We feel so lucky to already have Turkish friends. Our guests  Emre, Serpil and Kamer are smart, lively, fun, and speak great English.  They enjoy regaling us with stories of Turkish customs, and brought with them an old style Ottoman Turkish coffee set – a gift that is just perfect! Unfortunately, our kitchen lacked both Turkish coffee and the long-handled coffee pot called a cezve, so Turkish coffee is a lesson for another date.  Keeping the coffee hot while drinking is important.  They explained how the heavy ceramic fincan (cup) which used to be heated directly on a wood stove, and the zarf, (envelope) fitting snugly over the cup are designed to conserve heat.  The small dish holds Loküm (Turkish Delight), in this case the gel type which may be flavored by rosewater, lemon or mastic.

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Boza is carried in the big urn, and ladled out into customer’s cups or bowls. The vendor went to fetch cinnamon.

Eating dessert and çay (tea) after dinner we heard a man call on the street – which we now recognize every night.  I asked what it was and they said “Boza!”  Emre opened the window and called out, with a back and forth a few times, until the vendor located us.  Our flat is on the ground floor, just inside the building’s main door. He arrived and poured us some big cups to take in and drink, setting his boza vessel down to go to the bakkal (ubiquitous neighborhood grocer) to find some cinnamon for us.  Emre and Kamer got into it, remembering the boza of their past – I guess boza isn’t peddled in their neighborhoods.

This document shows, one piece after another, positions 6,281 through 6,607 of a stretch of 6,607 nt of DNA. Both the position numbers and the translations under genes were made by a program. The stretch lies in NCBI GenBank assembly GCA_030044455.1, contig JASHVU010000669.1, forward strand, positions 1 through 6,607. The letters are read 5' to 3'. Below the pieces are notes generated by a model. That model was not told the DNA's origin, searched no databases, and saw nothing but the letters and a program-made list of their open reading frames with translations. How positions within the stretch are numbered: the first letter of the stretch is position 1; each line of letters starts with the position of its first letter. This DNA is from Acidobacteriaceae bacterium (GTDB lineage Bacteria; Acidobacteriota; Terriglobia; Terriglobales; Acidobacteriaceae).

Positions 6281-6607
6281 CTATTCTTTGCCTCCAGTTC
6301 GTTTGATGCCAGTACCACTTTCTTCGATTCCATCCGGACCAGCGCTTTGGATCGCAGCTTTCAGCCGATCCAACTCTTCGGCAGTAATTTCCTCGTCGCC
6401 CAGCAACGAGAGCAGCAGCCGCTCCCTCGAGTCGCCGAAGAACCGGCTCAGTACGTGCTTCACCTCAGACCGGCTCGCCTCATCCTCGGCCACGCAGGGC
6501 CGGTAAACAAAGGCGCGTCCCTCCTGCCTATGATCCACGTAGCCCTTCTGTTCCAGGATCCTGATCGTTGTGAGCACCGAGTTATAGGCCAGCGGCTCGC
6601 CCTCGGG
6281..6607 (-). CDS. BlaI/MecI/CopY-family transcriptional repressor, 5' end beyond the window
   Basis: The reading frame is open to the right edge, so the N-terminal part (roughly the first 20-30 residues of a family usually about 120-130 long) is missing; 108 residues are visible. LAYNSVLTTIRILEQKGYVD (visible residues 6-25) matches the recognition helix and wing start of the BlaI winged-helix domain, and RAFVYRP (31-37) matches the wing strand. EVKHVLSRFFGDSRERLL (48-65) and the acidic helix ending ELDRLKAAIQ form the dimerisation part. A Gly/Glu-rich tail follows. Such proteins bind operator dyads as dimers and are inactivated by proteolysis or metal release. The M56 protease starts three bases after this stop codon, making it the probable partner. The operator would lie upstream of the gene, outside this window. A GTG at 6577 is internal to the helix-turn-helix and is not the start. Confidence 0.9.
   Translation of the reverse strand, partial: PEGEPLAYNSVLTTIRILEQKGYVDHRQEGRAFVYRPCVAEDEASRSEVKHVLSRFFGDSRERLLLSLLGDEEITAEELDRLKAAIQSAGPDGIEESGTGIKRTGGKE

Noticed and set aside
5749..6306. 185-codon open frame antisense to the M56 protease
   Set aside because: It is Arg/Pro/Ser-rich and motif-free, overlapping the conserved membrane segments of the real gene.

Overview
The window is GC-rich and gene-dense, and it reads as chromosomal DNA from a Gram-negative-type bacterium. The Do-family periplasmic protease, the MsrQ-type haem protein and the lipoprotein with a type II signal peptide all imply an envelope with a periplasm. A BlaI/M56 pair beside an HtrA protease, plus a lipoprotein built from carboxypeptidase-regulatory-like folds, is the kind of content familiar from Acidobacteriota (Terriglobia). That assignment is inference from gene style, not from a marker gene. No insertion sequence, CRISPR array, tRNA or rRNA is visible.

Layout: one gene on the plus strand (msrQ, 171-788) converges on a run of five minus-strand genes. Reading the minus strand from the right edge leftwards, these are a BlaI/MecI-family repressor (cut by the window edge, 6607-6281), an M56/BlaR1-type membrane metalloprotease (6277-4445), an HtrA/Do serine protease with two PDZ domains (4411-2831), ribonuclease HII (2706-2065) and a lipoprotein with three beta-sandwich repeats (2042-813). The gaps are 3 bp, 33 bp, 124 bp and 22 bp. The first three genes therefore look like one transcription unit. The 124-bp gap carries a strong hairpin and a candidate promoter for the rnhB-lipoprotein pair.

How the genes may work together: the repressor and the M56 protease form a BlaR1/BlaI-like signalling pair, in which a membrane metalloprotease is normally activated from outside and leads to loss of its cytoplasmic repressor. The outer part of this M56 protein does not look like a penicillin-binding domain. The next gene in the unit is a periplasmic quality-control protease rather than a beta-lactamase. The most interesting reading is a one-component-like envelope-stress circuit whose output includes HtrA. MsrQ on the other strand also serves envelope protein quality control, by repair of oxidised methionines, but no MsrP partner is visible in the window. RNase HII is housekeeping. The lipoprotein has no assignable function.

Boza, with cinnamon and leblebi.

Boza, with cinnamon and leblebi.

Emre fetched sarı leblebi, yellow roasted chick peas, from the bakkal and we were now ready to assemble and drink. Kamer said this drink signified winter to her. It is a bit of an acquired taste, but pleasant. Thick, cool from the night air, and somewhat sweet, with cinnamon and crunchy leblebi in each sip. Its seasonality, and the way it looks reminded us of eggnog.  It is hearty and filling.  The Ottoman Empire was said to feed its army boza because it is rich in carbohydrates and vitamins.  If we don’t drink more boza, Emre said the remaining leblebi makes a great snack when eaten with raisins.

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Boza in Turkey (regional variations of it are also consumed in parts of Eastern Europe, some of the  “stans”, the Ukraine and Lithuania) is made of fermented wheat, other regions may use maize or millet. I think we are lucky we initially landed in Cihangir.  We get to learn about the numerous traditional street vendors here (subject of a future post).  They may not exist in the more modern Moda.

The cinnamon is packaged in a tube, about the size of a pencil.

The ground cinnamon is packaged in a tube, about the size of a pencil.

What a rich evening of good food, exceptional company and wonderful cultural exchange.  Very fitting, we felt, for marking the birthday of Jesus.